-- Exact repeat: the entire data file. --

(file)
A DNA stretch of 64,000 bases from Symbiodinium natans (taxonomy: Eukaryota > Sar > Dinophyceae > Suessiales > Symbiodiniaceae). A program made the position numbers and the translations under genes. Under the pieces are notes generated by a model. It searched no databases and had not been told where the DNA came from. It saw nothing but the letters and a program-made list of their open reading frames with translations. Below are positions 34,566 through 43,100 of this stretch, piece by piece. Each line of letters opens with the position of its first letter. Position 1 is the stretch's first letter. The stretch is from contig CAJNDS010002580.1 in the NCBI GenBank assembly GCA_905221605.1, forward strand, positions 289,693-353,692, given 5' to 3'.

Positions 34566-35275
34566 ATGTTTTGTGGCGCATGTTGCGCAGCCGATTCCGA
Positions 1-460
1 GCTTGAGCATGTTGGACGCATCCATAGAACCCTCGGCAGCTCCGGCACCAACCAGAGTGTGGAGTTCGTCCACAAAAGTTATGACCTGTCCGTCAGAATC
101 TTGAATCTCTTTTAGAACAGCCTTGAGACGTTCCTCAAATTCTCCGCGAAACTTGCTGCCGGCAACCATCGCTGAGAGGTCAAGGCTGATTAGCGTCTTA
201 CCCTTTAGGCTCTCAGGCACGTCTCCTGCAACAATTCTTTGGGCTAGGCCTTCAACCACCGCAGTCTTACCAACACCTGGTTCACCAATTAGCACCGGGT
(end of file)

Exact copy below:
A DNA stretch of 64,000 bases from Symbiodinium natans (taxonomy: Eukaryota > Sar > Dinophyceae > Suessiales > Symbiodiniaceae). A program made the position numbers and the translations under genes. Under the pieces are notes generated by a model. It searched no databases and had not been told where the DNA came from. It saw nothing but the letters and a program-made list of their open reading frames with translations. Below are positions 34,566 through 43,100 of this stretch, piece by piece. Each line of letters opens with the position of its first letter. Position 1 is the stretch's first letter. The stretch is from contig CAJNDS010002580.1 in the NCBI GenBank assembly GCA_905221605.1, forward strand, positions 289,693-353,692, given 5' to 3'.

Positions 34566-35275
34566 ATGTTTTGTGGCGCATGTTGCGCAGCCGATTCCGA
Positions 1-460
1 GCTTGAGCATGTTGGACGCATCCATAGAACCCTCGGCAGCTCCGGCACCAACCAGAGTGTGGAGTTCGTCCACAAAAGTTATGACCTGTCCGTCAGAATC
101 TTGAATCTCTTTTAGAACAGCCTTGAGACGTTCCTCAAATTCTCCGCGAAACTTGCTGCCGGCAACCATCGCTGAGAGGTCAAGGCTGATTAGCGTCTTA
201 CCCTTTAGGCTCTCAGGCACGTCTCCTGCAACAATTCTTTGGGCTAGGCCTTCAACCACCGCAGTCTTACCAACACCTGGTTCACCAATTAGCACCGGGT